The next two trekking sherpas were Tendi and Karma. I’m writing about them together because they were always with us with Tendi leading the group and Karma tailing the group. I spent a bit more time with Karma as I was typically at the back of the pack but I had plenty of time to speak with both of them. They were both happy and had great sense of humor. Anyway, I got a few good pictures of these two.

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Karma on the left. Tendi on the right.

The final sherpa that I met on the trek was Dawa. He was the head chef and also made arrangements for our campsites. He was also in front of our group and typically is was way in the distant front. He always had a great big smile on his face and he surprised us a few times on the trek which I’ll explain later.

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He’s the one in the grey ball cap. I guess he wasn’t smiling as he was dealing with the porters this morning.

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Himalayan Photography Trip – Pokhara and the trek begins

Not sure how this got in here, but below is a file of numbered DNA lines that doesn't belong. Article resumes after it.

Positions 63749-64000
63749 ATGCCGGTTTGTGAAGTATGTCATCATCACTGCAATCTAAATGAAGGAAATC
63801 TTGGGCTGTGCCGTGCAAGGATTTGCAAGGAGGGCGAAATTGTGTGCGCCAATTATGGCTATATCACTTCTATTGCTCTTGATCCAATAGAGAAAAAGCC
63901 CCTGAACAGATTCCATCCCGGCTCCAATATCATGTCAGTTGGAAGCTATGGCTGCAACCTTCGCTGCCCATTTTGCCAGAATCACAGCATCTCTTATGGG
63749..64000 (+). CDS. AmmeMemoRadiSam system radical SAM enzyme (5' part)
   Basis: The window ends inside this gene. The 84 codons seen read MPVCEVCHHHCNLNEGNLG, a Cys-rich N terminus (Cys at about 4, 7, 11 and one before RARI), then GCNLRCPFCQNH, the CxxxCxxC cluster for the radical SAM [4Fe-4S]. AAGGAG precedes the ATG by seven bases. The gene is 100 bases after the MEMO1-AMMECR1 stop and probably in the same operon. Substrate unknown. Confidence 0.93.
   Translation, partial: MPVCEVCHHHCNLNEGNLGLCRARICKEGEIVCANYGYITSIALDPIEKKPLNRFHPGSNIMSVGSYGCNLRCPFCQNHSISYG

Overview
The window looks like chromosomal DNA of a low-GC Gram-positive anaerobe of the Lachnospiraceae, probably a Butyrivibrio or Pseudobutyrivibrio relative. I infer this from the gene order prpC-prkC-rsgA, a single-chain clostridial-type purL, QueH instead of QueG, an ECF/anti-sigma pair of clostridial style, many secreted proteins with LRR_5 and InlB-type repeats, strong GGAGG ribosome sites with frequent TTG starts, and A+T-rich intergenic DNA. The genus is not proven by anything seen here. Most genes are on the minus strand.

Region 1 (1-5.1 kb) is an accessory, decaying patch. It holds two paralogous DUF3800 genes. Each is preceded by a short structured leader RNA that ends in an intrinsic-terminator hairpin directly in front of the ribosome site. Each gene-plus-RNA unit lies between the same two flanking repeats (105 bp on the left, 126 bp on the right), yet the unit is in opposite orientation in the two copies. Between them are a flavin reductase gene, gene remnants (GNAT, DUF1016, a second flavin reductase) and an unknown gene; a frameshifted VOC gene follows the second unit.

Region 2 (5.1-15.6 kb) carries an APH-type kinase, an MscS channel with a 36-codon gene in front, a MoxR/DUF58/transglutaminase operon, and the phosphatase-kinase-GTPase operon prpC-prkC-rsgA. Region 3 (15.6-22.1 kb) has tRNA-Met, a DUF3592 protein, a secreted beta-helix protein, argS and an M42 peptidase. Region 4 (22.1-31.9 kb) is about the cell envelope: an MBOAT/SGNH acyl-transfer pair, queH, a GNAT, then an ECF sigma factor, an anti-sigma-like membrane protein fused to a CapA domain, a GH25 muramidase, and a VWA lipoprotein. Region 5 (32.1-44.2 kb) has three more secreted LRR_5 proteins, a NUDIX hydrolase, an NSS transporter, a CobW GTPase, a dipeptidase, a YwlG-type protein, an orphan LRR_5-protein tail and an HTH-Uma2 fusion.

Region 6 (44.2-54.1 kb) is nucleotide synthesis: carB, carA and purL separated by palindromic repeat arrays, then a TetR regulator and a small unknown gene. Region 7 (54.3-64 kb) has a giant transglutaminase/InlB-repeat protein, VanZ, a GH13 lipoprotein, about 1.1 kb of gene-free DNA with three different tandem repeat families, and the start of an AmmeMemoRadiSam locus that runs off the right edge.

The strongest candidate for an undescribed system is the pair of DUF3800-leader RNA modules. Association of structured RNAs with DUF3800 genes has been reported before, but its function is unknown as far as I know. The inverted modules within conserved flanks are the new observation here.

This is part of a series that document my trip to Nepal. You can find all of the blog posts here.

I awoke around 5am. Although I woke up easily I did not feel rested and I couldn’t go back to sleep. I took the opportunity as the sun was coming up to snap some pictures around the hotel. I think this first one is Annapurna South, which is one of the smaller of the Annapurna peaks.

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This next two I believe are Machapucchre (Fishtail)

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Around 7am we had breakfast in the hotel restaurant which I think consisted of eggs and toast and maybe some sausage. I don’t recall but I also don’t believe I was all that hungry. Sometime while we were in the restaurant Ben joined us and we found out that he had a crazy night. Basically his illness got to the point where Jon and Sonam took him to the hospital and the doctor their immediately put him on an IV drip. He also got a stack of prescriptions (wrapped in folded newspaper). He seemed in a little bit better spirits than the last time I saw him the day before but he definitely wasn’t 100%.